Replace Mayo and Cream With Yogurt
When it comes to the heart-healthy foods, mayo and cream cheese are strictly on the "do not eat" list. You have their saturated fat content to thank for that. Kinnear's solution is to use plain strained yogurt instead. "The most common strained yogurt is Greek yogurt, but other types such as Icelandic yogurt are also becoming popular," she shares. "Nonfat yogurt has no saturated fat and has the additional bonus of protein, which will help keep you fuller for longer." There are tons of great recipes that call for yogurt instead of sour cream, cream cheese, and mayo.
We can't wait to try this one from Half Baked Harvest, which calls for goat cheese and Greek yogurt.
To make your yogurt dip even more enjoyable, serve it up in a chic bowl like this one.
Swap Out Refined Grains With Whole Grains
Kinnear gave us a much-needed lesson in grains. She explains that "refined grains, such as wheat flour and white rice, have been milled to remove the bran and germ, both of which are full of B vitamins, iron, and heart-healthy fiber." Since whole grains haven't gone through this process, they're still packed with important nutrients, making them a much healthier option compared to their refined counterparts.
Whole grains offer all the perks of fiber: They improve blood cholesterol levels and lower the risk of heart disease and stroke. While brown rice and quinoa are great options, Kinnear says you can also change things up with lesser known varieties such as barley and sorghum. You can eat them at every meal since they taste good with just about any ingredient and flavor. We love the sound of this kale salad from Pinch of Yum, which is bolstered by the whole grain sprinkled in.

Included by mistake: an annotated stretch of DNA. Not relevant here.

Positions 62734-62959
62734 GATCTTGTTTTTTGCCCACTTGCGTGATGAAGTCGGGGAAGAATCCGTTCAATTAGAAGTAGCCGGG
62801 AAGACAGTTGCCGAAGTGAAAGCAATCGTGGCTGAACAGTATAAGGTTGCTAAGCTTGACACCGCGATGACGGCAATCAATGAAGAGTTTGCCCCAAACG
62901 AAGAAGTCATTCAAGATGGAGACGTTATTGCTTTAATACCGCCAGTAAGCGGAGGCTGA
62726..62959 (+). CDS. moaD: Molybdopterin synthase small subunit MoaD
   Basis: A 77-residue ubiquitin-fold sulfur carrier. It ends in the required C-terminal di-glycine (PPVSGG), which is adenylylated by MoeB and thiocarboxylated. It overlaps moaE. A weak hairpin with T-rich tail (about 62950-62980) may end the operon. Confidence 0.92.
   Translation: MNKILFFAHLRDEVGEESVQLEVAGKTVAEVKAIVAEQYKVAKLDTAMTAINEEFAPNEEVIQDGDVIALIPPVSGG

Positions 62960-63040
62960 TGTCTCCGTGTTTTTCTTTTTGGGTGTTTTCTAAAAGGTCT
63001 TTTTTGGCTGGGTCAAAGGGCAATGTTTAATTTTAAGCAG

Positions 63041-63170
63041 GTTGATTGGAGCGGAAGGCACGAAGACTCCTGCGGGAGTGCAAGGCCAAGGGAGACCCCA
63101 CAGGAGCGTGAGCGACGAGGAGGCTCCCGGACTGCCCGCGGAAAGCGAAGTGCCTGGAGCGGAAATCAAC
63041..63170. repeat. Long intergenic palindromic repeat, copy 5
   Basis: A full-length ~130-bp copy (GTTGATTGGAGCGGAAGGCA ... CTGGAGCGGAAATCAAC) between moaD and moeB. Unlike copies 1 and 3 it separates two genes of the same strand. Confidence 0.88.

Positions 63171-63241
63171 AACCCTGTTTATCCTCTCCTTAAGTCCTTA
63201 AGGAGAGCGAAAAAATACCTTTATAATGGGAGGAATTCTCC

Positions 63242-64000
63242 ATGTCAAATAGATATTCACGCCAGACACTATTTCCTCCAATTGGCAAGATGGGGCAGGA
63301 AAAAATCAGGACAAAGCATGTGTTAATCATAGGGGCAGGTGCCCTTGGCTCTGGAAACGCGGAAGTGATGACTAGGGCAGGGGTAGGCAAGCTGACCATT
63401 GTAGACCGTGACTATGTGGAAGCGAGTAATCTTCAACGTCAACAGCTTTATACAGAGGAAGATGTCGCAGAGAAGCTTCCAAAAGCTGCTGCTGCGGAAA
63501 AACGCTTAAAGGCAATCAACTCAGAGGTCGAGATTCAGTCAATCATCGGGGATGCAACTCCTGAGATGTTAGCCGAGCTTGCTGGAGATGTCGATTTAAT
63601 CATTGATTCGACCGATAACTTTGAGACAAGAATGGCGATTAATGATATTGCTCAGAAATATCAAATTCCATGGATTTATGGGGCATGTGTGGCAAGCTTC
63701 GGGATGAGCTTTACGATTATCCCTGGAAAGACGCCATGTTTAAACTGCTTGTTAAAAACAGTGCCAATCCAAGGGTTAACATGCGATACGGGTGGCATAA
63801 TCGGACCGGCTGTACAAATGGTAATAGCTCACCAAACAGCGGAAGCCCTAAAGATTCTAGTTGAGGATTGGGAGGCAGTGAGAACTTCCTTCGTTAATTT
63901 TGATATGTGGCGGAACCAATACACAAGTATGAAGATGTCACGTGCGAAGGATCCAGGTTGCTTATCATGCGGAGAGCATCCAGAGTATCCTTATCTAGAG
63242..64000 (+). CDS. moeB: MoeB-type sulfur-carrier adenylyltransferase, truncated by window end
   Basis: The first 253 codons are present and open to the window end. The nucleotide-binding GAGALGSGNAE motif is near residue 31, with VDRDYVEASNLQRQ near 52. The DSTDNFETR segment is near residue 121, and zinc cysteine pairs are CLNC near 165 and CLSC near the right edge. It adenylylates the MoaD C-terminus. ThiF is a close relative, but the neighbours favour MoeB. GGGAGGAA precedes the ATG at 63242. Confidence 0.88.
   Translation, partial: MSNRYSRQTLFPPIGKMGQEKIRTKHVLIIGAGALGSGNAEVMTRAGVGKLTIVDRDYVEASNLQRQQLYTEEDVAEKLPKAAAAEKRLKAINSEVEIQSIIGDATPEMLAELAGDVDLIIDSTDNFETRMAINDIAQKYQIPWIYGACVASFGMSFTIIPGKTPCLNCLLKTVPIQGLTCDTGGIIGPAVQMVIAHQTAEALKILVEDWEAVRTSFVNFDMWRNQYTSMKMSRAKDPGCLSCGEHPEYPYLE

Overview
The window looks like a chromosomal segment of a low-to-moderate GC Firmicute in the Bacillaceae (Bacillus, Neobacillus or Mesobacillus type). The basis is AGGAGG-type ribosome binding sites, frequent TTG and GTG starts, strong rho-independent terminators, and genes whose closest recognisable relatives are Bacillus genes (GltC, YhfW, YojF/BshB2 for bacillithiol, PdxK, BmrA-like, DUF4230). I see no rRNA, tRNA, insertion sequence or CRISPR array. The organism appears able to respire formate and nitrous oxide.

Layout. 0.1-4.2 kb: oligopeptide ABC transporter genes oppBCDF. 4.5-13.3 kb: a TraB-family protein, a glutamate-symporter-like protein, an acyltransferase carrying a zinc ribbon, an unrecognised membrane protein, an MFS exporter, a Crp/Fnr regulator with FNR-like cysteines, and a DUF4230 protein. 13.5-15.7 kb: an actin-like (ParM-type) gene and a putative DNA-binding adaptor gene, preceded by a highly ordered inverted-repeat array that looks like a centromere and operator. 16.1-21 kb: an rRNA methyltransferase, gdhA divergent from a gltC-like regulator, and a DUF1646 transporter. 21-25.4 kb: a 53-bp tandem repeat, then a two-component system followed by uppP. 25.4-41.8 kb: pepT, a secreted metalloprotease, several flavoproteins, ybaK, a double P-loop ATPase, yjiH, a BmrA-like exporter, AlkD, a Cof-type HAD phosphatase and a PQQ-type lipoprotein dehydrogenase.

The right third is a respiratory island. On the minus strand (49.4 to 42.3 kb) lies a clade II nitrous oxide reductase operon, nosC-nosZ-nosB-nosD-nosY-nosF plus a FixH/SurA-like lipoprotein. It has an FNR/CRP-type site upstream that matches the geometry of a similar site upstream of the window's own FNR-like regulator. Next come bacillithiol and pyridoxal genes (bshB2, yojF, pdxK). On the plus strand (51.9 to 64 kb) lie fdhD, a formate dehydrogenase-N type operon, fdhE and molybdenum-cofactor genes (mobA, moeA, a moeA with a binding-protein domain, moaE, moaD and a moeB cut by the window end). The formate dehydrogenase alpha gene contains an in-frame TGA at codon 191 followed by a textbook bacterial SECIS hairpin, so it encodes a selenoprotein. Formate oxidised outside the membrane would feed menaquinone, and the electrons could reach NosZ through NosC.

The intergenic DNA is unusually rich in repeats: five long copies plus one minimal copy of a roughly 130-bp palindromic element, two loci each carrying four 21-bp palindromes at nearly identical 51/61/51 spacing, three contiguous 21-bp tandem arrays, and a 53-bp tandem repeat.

Now that you've put in the effort to prepare a healthy and delicious meal with whole grains, set the table with something equally special.
Choose Olive Oil Over Butter
If you have a sweet tooth, you can still get your dessert fix without compromising heart health. The trick is to say no to butter and yes to oils. Kinnear warns that butter is high in saturated fat, which can be a cause of high cholesterol, which increases your risk of heart disease and stroke. But not to worry! "A great swap for butter is olive or canola oil," she shares. "Both of these are high in monounsaturated fats, which have been linked with lowering the level of bad cholesterol in your blood, and reducing the risk of heart disease and stroke."
To enhance savory stove-top or cold dishes, use extra virgin olive oil, "and canola for cooking at higher temperatures and baking," Kinnear recommends. How good do these brownie bites from The First Mess look? They're packed with sweet superfoods that make you feel as good as they taste. Treat your taste buds and your heart.
Nothing says "olive you" like a pair of good-looking bottles full of gourmet extra-virgin olive oil.
If you're searching for heart-healthy recipes to apply these eating tips to your own life, check out these meal ideas.
This post was originally published on February 18, 2017, and has since been updated.